Tuesday, 30 December 2014

60 Acres

In early November, John Baird announced the transfer of 60 acres of the Central Experimental Farm from Agriculture and Agri-Food Canada to the National Capital Commission. The NCC then leased the land for a dollar-a-year to the Ottawa Hospital to build a new Civic Campus. The Ottawa Hospital then mused about paving the site for parking as it has no money to build a new campus. None of the responsible planning authorities at the federal, provincial, or municipal level were consulted.

The Friends of the Central Experimental Farm used to host a list of articles and reactions against the transfer. This page went down sometime in mid-December, 2014. This is my attempt to recreate a list of reactions against Baird's irresponsible decision.

A Walk in the Farm - 60 Acres at Arpents 2014

This post is a modified version of my prepared talk at Arpents 2014. In my actual talk, I wandered widely from the prepared text so this account doesn't accurately represent that version. Such is a Pete Anderson presentation.

Looking north-east towards downtown from near the intersection Baseline and Merivale.

A couple of things happened since I agreed to give this presentation that changed the contours of what I originally planned to speak about. First in preparing for my qualifying exams, my research focus narrowed on the late nineteenth and early twentieth centuries limiting the methodological thrust of this presentation which was originally to be focused on the use of walking oral history interviews. Second, John Baird, the Minister of Foreign Affairs and the minister responsible for the National Capital Commission, recently made a direct attack on the geographic integrity of my research site, Ottawa's Central Experimental Farm.

Rather than looking at walking methodologies in historical geography research, then, I first outline the recent announcement by Baird and reactions to them--if you follow me on twitter this will be familiar to you. In the second section I argue that the pace of observation is an important factor in the ways different gazes are directed at the Farm.

Sunday, 23 November 2014

Crosspost: Vacating Science and Forgetting History at the Central Experimental Farm

This post originally appeared at Active History. As always, please leave comments at the original.

Pete at Farm with Civic in Background.jpg” with Caption: “Pete Anderson posing near the threatened experimental plots with the Civic Hospital in the background. Photo credit: Laura Cameron.
Pete Anderson posing near the threatened experimental plots with the Civic Hospital in the background. Photo credit: Laura Cameron.

On November 3rdJohn Baird announced that Agriculture and Agri-Food Canada transferred approximately 24 hectares (60 acres) of the Central Experimental Farm, in Ottawa, to the National Capital Commission. The NCC in turn offered to lease the land to the Ottawa Hospital to build a new Civic Campus. The Hospital then mused about the using this new land as a parking lot.

Saturday, 15 November 2014

Hulme: Human Geography and the Many Voices of Climate Change

On Thursday, November 13th and Friday, November 14th Mike Hulme gave two public lectures at Carleton University. Hulme is a Professor of Climate and Culture in the Department of Geography at University of King’s College and after a career working as a climatologist at the University of East Anglia is now making a transition to being a human (and in particular a cultural) geographer.

Friday, 14 November 2014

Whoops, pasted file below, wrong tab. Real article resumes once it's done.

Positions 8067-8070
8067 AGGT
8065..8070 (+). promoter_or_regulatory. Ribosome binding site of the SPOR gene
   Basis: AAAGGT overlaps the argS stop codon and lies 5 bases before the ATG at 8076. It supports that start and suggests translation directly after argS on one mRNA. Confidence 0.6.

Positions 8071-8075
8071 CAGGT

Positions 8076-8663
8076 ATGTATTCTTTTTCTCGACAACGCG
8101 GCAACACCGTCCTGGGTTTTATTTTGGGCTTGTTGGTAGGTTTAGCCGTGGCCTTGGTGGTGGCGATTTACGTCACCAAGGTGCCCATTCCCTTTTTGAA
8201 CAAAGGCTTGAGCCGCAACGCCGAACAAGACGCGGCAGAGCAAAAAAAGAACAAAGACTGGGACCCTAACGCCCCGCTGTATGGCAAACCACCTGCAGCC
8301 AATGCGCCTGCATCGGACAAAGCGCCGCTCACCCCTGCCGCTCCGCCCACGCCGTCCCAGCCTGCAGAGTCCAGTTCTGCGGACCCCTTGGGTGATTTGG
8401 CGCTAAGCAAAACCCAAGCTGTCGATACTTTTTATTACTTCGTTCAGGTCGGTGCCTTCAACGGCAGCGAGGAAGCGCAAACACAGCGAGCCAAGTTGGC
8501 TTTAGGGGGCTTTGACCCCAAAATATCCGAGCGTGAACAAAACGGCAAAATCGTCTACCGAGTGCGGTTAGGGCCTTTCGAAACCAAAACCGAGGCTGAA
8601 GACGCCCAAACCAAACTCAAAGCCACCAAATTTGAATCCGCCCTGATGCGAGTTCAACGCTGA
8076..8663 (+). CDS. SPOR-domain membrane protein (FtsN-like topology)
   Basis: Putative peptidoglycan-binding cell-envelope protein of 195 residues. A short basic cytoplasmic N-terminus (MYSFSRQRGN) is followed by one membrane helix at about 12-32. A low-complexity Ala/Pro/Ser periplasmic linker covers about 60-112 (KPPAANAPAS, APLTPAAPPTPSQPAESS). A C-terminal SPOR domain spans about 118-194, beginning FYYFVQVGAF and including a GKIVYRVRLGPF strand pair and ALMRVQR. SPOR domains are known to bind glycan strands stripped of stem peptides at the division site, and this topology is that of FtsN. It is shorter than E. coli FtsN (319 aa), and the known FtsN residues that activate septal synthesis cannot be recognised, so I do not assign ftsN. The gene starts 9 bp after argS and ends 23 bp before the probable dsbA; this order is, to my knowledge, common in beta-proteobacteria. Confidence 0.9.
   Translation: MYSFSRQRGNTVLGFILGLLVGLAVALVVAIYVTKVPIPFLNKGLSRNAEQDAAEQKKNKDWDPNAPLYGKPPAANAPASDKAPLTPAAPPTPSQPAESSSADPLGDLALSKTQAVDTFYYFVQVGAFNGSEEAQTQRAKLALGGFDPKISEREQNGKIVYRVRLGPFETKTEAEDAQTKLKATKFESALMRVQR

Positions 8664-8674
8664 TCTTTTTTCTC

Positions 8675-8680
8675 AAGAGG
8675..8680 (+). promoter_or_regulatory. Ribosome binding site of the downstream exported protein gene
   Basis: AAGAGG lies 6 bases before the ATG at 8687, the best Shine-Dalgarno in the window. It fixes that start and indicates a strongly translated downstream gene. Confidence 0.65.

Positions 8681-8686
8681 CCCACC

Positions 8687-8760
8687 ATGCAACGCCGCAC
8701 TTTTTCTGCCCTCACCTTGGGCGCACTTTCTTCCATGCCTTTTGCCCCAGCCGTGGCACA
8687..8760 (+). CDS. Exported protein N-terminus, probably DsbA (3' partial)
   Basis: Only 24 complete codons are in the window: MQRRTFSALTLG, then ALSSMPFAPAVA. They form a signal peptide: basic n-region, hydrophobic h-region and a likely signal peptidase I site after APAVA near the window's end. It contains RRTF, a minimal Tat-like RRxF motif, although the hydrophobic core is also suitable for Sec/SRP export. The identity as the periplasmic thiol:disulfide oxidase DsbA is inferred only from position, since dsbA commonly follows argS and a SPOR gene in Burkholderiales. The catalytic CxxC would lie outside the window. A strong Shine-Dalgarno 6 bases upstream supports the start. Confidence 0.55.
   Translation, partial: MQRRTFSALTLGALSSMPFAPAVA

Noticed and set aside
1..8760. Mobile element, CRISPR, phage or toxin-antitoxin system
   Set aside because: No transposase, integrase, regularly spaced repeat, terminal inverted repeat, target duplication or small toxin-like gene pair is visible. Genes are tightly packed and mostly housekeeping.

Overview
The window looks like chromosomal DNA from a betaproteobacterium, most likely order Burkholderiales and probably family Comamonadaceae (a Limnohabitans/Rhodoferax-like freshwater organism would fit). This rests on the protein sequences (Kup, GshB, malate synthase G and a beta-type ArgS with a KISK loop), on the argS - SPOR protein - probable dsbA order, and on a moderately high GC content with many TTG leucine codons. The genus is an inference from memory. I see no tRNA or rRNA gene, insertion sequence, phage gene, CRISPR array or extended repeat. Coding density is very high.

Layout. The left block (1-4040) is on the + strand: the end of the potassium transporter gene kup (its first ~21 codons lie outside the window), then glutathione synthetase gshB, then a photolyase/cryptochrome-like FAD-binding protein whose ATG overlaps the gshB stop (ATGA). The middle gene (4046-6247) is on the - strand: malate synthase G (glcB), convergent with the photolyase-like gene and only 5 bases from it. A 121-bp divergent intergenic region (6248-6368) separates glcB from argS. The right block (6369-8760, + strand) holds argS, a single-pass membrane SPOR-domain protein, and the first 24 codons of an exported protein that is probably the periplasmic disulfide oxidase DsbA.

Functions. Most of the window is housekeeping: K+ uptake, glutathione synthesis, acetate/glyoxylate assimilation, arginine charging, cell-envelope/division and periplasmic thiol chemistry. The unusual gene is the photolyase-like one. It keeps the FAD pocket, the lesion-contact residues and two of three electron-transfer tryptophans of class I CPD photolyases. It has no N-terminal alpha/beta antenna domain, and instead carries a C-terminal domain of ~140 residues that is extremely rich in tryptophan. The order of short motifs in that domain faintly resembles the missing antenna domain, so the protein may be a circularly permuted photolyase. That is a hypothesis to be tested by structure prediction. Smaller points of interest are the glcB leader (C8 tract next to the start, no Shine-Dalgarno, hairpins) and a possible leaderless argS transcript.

Op-ed: Protect the Central Experimental Farm

Central Experimental Farm looking towards the Windfield Towers, Personal Photograph.

My op-ed arguing against the development of the Central Experimental Farm, even for a hospital, can be found at the Ottawa Citizen. Please leave any comments on the original post.

Crosspost: Graduate School and the Consulting Historian

This was originally posted at History@Work, the blog of the National Council for Public History. Please leave comments at the original.

Academic careers are hard to come by these days. Public historians will not be surprised by the posts on the active #altac hashtag on Twitter or the Social Science and Humanities Research Council of Canada’s (SSHRC) recent “White Paper on the Future of the PhD in the Humanities” that observed that only between 10 and 15 percent of those who enter PhD programs will be employed at a post-secondary institution [1]. A declining number of tenured and tenure-track positions, coupled with an increased reliance on precarious labor in the form of adjunct and temporary appointments, has destabilized the academic job market for graduates. Deep budget cuts to museums, archives, and other research-oriented institutions–not just in history and the humanities, but also in the social, physical, and life sciences–make finding “traditional” public history jobs increasingly difficult as well.

Thursday, 14 August 2014

/Kitchen Literacy/ in "The Westward-Moving House": A Joint Review

  • Ann Vileisis, Kitchen Literacy: How we lost knowledge of where food comes from and why we need to get it back. (Washington, D.C.: Island Press, 2008.) Book Website. 
  •  John Brinckerhoff Jackson, “The Westward-Moving House: Three American Houses and the People Who Lived in Them.” Places Journal, July 2011: Online. [Originally printed in Landscapes (2.3), Spring 1953.]

Food is essential to life. These two works, Ann Vileisis’s Kitchen Literacy and John Brinckerhoff Jackson’s “The Westward-Moving House,” focus on the social histories and cultural geographies of people and places at seemingly opposite poles of eating: the cooks and the farmers. This observation obscures the deep similarities in the important stories Vileisis and Jackson tell about how we have come to rely on distributed supply chains for our daily sustenance.